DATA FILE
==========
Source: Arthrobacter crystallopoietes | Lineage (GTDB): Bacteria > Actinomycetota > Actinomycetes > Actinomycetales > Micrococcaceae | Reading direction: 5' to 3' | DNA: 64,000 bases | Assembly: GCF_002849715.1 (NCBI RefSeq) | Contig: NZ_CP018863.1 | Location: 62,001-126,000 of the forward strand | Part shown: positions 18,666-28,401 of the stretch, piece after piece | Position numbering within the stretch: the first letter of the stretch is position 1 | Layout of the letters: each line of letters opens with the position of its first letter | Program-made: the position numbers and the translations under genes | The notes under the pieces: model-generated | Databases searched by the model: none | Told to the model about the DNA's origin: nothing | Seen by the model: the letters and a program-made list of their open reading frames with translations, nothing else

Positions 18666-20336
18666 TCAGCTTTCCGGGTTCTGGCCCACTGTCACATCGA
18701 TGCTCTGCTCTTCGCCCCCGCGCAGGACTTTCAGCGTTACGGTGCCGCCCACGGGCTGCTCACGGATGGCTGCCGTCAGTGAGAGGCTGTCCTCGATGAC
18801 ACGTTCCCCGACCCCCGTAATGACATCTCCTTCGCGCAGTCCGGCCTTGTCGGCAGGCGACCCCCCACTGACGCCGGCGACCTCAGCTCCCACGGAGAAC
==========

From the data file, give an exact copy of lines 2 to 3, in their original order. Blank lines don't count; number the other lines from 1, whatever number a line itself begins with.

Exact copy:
Positions 18666-20336
18666 TCAGCTTTCCGGGTTCTGGCCCACTGTCACATCGA